I've been in Istanbul a week already and it has flown by before I even realized what was happening. It's been strange to spend time in a big city and feel so...European. More than anything in the past week I've been asked if I'm German. I've also very much enjoyed the abundance of Starbucks in the city. How I've missed my iced coffee! 

I'm sure a lot of you know that I'm th kind of girl who lives for summertime (and if you didn't, now you do!), so spending so much time in the desert heat and sunshine has left me with no complaints. But I've very much enjoyed the fall like weather in Istanbul this week. The first morning I woke up in Istanbul to a gloomy view of the sea and it was beautiful! I was so excited to spend the day wandering the streets in the dreary, damp air. Thankfully it didn't continue to rain all day and we were able to enjoy a sunny boat tour on the Bosphorus. It's been great to take in so many historic sights this week. I've spent most I the semester vision places I've only read about in textbooks, but the grandeur of the Hagia Sophia and the Blue Mosque brought it to a whole new level. It was all incredible. 

I think my favorite part of this week was going to see whirling dervishes. Talk about an experience! One of the greatest lessons I have learned so far is how I communicate with God. I don't think I've been going about worship in a way that truly allows me to experience the fullness of God that He has created me to be capable of. Experiencing worship with people of other religions has showed me just how big God is. I'm still figuring out how this is going to translate into my life back in the States, but when I get a better grasp on it I'll be sure to let you all know. All I can say right now is that God is bigger than I realized and I'm not talking to Him as well as I could. 

On a different note, I was hit with my first real wave of homesickness this week. Exhaustion seems to be getting the best of me. I'm loving every second of this trip, but it's hard to not be in your own bed. I'm excited to be back with all my family and friends in just a few more weeks. That being said, I'm already realizing how hard it will be for me to leave the new home I've created in Jerusalem. It's crazy to think that in only a few months I feel so intimately connected to the people and the place. I'm already preparing for a tearful goodbye. But that's still not for a couple weeks so I'm trying not to think about it too much.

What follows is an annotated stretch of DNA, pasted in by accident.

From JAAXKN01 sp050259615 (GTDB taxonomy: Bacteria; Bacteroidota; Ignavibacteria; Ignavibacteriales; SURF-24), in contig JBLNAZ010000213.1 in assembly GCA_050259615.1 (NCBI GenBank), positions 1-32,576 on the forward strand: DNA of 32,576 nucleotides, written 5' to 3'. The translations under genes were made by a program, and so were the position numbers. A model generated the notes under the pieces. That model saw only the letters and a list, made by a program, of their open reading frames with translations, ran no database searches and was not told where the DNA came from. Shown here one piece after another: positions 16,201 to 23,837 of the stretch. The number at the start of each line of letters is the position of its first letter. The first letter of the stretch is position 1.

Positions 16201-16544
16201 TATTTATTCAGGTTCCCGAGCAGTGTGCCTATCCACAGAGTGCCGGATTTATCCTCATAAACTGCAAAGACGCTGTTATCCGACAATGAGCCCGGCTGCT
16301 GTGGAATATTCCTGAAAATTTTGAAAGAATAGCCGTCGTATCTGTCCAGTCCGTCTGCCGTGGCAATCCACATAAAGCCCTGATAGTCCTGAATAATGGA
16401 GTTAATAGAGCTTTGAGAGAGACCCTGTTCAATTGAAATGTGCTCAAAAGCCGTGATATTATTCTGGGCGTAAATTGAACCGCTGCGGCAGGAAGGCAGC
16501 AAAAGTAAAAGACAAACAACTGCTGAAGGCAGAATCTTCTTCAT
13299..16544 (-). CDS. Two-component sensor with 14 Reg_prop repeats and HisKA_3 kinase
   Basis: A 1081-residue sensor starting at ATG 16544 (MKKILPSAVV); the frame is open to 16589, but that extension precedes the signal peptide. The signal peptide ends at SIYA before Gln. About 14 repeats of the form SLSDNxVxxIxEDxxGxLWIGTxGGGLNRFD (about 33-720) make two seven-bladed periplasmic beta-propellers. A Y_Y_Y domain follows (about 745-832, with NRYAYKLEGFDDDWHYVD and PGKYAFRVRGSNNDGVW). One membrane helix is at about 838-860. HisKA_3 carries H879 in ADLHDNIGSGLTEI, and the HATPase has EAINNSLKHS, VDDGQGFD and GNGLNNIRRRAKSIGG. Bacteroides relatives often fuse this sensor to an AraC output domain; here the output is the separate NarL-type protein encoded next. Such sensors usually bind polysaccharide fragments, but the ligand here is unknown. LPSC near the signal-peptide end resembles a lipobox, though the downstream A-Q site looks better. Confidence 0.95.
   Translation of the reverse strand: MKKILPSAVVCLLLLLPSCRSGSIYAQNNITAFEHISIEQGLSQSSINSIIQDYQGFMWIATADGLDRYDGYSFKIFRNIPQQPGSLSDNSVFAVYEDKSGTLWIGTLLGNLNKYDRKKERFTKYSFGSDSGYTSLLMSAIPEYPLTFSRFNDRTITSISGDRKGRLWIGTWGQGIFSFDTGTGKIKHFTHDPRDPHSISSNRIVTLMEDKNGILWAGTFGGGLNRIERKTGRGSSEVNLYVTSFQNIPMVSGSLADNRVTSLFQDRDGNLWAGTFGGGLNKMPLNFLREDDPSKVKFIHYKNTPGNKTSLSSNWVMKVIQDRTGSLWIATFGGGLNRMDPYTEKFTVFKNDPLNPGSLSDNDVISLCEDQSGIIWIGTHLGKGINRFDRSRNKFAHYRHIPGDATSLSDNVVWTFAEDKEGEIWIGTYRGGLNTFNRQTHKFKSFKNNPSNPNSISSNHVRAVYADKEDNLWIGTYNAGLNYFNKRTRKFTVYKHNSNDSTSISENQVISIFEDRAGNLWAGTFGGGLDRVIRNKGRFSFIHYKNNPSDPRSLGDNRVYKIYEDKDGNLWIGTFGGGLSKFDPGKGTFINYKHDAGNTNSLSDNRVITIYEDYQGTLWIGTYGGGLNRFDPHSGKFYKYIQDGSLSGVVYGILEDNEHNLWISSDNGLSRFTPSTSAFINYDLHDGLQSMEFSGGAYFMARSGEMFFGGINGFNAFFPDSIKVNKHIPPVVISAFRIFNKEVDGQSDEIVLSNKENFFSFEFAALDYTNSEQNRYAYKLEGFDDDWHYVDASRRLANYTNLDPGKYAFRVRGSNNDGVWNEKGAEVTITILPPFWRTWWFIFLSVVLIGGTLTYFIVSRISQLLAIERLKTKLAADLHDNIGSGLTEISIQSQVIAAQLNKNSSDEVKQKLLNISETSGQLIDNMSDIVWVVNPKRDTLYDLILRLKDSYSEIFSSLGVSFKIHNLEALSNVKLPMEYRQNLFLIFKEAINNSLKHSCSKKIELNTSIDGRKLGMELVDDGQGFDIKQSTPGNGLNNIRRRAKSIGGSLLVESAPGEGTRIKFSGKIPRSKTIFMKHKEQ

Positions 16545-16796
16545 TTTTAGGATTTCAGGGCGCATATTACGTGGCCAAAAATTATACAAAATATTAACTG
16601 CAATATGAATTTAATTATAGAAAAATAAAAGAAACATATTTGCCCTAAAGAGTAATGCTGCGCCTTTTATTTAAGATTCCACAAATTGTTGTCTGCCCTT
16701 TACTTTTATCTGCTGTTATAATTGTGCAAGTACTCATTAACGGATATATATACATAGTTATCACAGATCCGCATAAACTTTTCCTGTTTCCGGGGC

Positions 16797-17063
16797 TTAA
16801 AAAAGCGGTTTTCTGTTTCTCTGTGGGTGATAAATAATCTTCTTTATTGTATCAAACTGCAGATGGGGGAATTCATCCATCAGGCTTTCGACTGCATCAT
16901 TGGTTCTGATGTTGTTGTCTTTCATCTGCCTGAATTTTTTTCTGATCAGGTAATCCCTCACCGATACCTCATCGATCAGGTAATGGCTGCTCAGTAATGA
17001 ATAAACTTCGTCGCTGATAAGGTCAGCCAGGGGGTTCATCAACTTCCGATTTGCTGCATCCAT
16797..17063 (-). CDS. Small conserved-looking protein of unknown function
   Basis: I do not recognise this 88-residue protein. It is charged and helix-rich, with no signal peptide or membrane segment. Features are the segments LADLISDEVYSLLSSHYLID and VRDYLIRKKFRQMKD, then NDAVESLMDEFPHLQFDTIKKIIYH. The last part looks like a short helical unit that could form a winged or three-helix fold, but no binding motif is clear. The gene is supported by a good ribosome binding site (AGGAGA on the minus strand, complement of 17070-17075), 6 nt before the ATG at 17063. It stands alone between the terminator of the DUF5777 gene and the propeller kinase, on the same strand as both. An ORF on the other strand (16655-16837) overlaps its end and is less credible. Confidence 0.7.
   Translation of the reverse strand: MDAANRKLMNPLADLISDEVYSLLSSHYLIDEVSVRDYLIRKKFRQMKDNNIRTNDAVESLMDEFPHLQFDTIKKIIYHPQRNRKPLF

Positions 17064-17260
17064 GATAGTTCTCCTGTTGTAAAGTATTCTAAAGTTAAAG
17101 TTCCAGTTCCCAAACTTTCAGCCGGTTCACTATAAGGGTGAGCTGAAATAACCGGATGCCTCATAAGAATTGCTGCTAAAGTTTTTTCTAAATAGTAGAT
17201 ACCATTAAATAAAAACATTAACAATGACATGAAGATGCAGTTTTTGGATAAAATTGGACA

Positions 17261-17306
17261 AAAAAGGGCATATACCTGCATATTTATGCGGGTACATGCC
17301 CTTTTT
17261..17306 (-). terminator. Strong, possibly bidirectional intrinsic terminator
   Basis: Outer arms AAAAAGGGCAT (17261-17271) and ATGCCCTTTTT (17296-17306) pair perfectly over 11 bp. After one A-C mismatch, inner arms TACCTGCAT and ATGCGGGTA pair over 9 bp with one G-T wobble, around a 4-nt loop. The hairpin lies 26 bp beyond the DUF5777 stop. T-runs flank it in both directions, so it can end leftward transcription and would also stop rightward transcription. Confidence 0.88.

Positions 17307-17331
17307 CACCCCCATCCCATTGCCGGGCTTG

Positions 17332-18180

What a delicious taste of fall this week has been! But now it's off to the desert for this traveler. Our flight for Jordan leaves in a few hours. We'll be spending the next week in Amman before heading back to Jerusalem for our last weeks together. I'll update you all soon! All my love! 

Sunday, November 3, 2013

Musings from Morocco

How quickly reality can change. I'm writing this at the end of a very long day spent on the bus from Marrakech to Fez, Morocco. What a crazy ride life can be! 

While in Jerusalem checkpoints and security barriers became a part of my every day life. I didn't realize how quickly I had accepted this as fact. Now that I'm in Morocco it seems strange to think about. I walked through the Bethlehem checkpoint regularly and was frequently on buses when they were stopped and papers were checked. But that doesn't happen in Morocco. After a very long day of traveling from Jerusalem to Tel Aviv to Istanbul to Casablanca we hopped on our bus to Marrakech. I had been dozing and felt the bus stop. When I opened my eyes I saw a gate-looking structure and automatically reached for my passport, assuming that our bus would be checked. But we weren't at a checkpoint, it was a toll booth. It only took a few seconds for me to figure out what actually happened, but I've been thinking about it for several days already. How am I going to feel when I get back to the States? How am I going to carry this experience with me? What questions am I going to continue thinking about for years to come? Am I being dramatic? I probably am being slightly dramatic, but I'm also being honest. It's occurring to me more every day that this semester is really just the beginning of a lot of things for me. And that's terrifying and exhilarating all at once. 

On a different note: I'M IN AFRICA! This keeps blowing my mind. It's seems so surreal that I'm on another continent again! This country is beautiful. I'm loving every second of this new adventure. We've spent the past couple days in Marrakech, which is a stunning city! It's so incredible to me to see the blends of different cultures in Morocco. Because of the French influence here there are a lot of Western tourist. But at the same time Morocco is a much more conservative place than Jerusalem. I've seen more veiled women and women in hijabs than I'm used to. It's awesome to see that even though there is so much Western influence the authentic culture of this place has been preserved, at least in my opinion. 

Our "We're in Africa!" face...

The next couple weeks are going to be a whirlwind of bus rides and sightseeing and bargaining with shopkeepers. I'm feeling so blessed to be on this great adventure. I can't wait to update you all again soon. All my love!